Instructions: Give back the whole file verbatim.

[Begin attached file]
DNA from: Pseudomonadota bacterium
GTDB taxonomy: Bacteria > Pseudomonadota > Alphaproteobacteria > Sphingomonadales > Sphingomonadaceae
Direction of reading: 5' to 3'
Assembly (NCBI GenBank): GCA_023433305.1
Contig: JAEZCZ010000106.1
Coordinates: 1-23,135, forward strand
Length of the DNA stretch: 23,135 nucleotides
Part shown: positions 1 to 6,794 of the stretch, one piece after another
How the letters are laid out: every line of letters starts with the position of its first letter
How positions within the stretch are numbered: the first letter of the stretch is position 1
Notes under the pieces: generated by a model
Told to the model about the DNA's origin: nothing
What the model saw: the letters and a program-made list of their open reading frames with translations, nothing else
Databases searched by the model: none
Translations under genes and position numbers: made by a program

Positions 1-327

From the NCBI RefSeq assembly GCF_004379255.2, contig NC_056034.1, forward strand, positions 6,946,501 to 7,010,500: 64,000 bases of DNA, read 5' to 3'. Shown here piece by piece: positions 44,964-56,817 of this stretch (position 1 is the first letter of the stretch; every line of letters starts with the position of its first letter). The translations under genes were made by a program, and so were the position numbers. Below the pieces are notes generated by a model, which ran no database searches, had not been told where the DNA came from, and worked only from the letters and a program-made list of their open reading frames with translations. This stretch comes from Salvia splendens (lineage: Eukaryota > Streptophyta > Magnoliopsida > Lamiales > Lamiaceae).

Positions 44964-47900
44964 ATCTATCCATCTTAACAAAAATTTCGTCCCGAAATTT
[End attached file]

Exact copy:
DNA from: Pseudomonadota bacterium
GTDB taxonomy: Bacteria > Pseudomonadota > Alphaproteobacteria > Sphingomonadales > Sphingomonadaceae
Direction of reading: 5' to 3'
Assembly (NCBI GenBank): GCA_023433305.1
Contig: JAEZCZ010000106.1
Coordinates: 1-23,135, forward strand
Length of the DNA stretch: 23,135 nucleotides
Part shown: positions 1 to 6,794 of the stretch, one piece after another
How the letters are laid out: every line of letters starts with the position of its first letter
How positions within the stretch are numbered: the first letter of the stretch is position 1
Notes under the pieces: generated by a model
Told to the model about the DNA's origin: nothing
What the model saw: the letters and a program-made list of their open reading frames with translations, nothing else
Databases searched by the model: none
Translations under genes and position numbers: made by a program

Positions 1-327

From the NCBI RefSeq assembly GCF_004379255.2, contig NC_056034.1, forward strand, positions 6,946,501 to 7,010,500: 64,000 bases of DNA, read 5' to 3'. Shown here piece by piece: positions 44,964-56,817 of this stretch (position 1 is the first letter of the stretch; every line of letters starts with the position of its first letter). The translations under genes were made by a program, and so were the position numbers. Below the pieces are notes generated by a model, which ran no database searches, had not been told where the DNA came from, and worked only from the letters and a program-made list of their open reading frames with translations. This stretch comes from Salvia splendens (lineage: Eukaryota > Streptophyta > Magnoliopsida > Lamiales > Lamiaceae).

Positions 44964-47900
44964 ATCTATCCATCTTAACAAAAATTTCGTCCCGAAATTT